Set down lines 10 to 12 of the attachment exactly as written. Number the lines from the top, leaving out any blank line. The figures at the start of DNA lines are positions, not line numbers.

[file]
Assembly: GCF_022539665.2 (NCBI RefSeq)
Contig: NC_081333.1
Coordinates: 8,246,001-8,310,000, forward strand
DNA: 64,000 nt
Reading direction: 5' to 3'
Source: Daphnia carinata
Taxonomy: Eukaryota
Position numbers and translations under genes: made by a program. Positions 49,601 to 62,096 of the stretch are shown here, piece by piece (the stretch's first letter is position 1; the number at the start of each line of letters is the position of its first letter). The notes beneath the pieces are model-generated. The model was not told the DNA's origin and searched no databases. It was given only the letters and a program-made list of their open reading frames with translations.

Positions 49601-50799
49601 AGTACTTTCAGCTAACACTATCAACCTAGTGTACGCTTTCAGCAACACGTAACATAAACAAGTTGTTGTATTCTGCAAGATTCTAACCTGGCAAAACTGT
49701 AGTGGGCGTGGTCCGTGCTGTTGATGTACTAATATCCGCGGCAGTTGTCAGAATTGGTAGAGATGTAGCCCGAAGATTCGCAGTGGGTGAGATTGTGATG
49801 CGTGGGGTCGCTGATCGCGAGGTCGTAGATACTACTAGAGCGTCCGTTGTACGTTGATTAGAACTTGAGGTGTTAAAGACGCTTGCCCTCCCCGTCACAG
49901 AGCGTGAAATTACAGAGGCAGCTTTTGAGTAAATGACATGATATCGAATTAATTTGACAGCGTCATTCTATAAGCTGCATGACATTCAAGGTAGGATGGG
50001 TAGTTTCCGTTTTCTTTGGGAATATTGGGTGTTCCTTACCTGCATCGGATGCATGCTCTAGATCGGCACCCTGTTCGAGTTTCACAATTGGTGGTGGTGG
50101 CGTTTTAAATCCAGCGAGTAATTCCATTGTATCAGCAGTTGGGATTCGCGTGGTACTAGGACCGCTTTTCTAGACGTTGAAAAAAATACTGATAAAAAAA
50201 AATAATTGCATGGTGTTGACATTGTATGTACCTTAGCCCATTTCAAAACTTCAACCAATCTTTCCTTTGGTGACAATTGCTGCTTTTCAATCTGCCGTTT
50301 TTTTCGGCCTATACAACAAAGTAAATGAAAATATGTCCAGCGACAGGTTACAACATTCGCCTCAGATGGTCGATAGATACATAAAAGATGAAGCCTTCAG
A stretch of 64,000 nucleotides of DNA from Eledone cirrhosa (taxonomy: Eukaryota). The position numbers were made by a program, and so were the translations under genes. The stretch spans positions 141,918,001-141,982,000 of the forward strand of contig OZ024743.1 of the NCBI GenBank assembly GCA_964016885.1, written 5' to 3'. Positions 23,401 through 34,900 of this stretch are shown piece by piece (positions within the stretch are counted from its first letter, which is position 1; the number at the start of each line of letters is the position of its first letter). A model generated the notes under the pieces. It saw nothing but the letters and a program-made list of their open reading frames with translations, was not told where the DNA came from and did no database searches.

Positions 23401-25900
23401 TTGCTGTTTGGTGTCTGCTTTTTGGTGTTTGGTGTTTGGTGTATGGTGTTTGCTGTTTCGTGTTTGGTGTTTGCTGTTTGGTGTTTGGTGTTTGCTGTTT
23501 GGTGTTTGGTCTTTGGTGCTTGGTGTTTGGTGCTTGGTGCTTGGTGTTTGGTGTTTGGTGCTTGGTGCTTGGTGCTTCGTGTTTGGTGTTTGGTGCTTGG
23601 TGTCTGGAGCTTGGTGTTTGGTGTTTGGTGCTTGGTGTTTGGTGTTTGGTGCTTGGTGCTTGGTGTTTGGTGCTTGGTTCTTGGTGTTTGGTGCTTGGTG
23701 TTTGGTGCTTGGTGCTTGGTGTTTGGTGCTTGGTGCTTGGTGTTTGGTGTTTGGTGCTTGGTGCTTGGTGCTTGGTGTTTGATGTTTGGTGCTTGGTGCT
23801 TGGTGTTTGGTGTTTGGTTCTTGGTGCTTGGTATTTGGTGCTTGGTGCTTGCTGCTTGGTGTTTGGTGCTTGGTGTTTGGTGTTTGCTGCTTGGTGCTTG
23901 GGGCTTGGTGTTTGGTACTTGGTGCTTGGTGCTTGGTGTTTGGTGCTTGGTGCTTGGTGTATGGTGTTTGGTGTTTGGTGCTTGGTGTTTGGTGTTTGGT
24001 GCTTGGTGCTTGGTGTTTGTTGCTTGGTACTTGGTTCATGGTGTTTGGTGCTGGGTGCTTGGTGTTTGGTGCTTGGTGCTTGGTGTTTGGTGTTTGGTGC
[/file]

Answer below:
49601 AGTACTTTCAGCTAACACTATCAACCTAGTGTACGCTTTCAGCAACACGTAACATAAACAAGTTGTTGTATTCTGCAAGATTCTAACCTGGCAAAACTGT
49701 AGTGGGCGTGGTCCGTGCTGTTGATGTACTAATATCCGCGGCAGTTGTCAGAATTGGTAGAGATGTAGCCCGAAGATTCGCAGTGGGTGAGATTGTGATG
49801 CGTGGGGTCGCTGATCGCGAGGTCGTAGATACTACTAGAGCGTCCGTTGTACGTTGATTAGAACTTGAGGTGTTAAAGACGCTTGCCCTCCCCGTCACAG